Michael Steele and the Black Vote
Michael Steele, the 63rd Chairman of the Republican National Committee (RNC), wants many things. And he has drafted a plan to get black people to vote Republican–speak their language.
When he became RNC Chairman, Steele articulated the contours of a strategy that involved speaking to black voters according to their own cultural idiom. He referred to hip-hop and used AAE vocabulary in order to describe what he had in mind. In the time since the statement of these ambitions, the specifics of this supposed public relations campaign have failed to materialize. Readers, if you can think of something the RNC has done that features black culture, post it below, but I find myself scratching my head.
It seems Steele encountered a critical obstacle of code switching. While concerns over policy likely account for much of the gap between Republican candidates and African American voters, the RNC Chairman sensed that cultural differences exacerbated the separation. He recognized that beyond being represented by a politician’s voting record in legislature, citizens like to feel that a candidate represents them. They seek a familiarity of voice and image. It made sense for Steele to announce an interest in overcoming the divide, but somehow the movement to do so has failed to materialize. Where is the use of African American English in Republican rhetoric? Where are the black Republicans appearing in great numbers? Where is the prominent conservative figure who makes the plight of the modern African American a top priority? Somewhere along the line, Steele’s comrades have abandoned his idea.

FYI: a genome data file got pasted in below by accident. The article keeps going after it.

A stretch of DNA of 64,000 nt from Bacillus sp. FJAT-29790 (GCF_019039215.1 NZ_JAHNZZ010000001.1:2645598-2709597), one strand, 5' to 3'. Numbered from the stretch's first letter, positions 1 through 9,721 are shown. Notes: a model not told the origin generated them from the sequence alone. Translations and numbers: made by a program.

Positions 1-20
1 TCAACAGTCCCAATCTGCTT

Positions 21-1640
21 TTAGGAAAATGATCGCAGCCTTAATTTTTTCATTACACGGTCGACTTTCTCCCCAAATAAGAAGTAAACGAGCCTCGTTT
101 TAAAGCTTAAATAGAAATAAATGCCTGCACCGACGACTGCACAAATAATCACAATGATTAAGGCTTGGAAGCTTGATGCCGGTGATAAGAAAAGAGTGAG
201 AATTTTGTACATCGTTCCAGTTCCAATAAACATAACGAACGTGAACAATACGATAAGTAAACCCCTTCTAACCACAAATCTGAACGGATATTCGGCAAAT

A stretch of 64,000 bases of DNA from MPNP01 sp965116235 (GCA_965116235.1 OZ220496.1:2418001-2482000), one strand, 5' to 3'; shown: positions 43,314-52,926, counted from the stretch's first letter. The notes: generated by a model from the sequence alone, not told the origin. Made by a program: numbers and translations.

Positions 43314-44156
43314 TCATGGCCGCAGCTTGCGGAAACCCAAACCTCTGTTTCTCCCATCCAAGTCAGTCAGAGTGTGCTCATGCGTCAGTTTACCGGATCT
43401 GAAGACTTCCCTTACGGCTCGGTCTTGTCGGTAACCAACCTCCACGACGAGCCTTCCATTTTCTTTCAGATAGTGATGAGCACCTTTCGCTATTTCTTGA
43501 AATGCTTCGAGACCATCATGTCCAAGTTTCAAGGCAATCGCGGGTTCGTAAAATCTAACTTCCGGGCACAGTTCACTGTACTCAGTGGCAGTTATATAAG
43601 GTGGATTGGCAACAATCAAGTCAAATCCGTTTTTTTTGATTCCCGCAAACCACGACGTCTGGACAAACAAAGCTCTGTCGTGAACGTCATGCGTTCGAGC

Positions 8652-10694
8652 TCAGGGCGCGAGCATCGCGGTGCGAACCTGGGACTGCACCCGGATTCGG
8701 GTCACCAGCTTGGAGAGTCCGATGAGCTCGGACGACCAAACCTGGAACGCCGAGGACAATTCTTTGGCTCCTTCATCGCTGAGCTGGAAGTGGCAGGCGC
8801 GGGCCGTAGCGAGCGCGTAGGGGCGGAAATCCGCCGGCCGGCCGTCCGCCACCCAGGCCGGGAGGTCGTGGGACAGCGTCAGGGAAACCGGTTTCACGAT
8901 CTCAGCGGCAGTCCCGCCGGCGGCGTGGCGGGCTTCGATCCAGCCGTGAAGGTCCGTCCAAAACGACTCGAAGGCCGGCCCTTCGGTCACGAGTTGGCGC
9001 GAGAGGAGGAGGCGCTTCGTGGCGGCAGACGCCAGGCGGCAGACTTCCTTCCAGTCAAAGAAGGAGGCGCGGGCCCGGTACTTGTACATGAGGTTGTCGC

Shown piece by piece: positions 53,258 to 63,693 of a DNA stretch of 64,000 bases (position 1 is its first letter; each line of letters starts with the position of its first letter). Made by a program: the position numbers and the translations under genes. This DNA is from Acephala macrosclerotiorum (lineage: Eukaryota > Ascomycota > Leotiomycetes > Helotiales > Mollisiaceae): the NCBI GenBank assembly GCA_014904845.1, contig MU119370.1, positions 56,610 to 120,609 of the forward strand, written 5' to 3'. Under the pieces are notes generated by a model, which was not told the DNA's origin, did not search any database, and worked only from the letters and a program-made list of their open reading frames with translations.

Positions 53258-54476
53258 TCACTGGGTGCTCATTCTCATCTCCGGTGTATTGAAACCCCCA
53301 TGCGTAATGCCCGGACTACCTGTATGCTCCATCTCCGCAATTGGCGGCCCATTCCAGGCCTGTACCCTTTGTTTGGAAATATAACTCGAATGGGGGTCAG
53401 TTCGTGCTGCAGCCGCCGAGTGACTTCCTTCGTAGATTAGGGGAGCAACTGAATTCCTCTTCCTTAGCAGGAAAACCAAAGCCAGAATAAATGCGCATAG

It might have something to do with how unconvincing Steele is as a meaningful participant in black culture. His speech does not frequently display features of AAE, and when he does express himself in that manner, the results can seem forced and awkward. Study has shown that speakers of AAE judge verbal performance with a keen ear for authentic voice. When Steele says “y’all” with all the natural ease of Rush Limbaugh, he does not inspire confidence in his target demographic.
The politics of language always affect the politics of government, and this holds true in the case of African American English. If a speaker’s rhetorical olive branches don’t have the desired effect, he can’t hope to explain away policies that his audience dislikes. In fact, such a speaker even risks the threat of parody.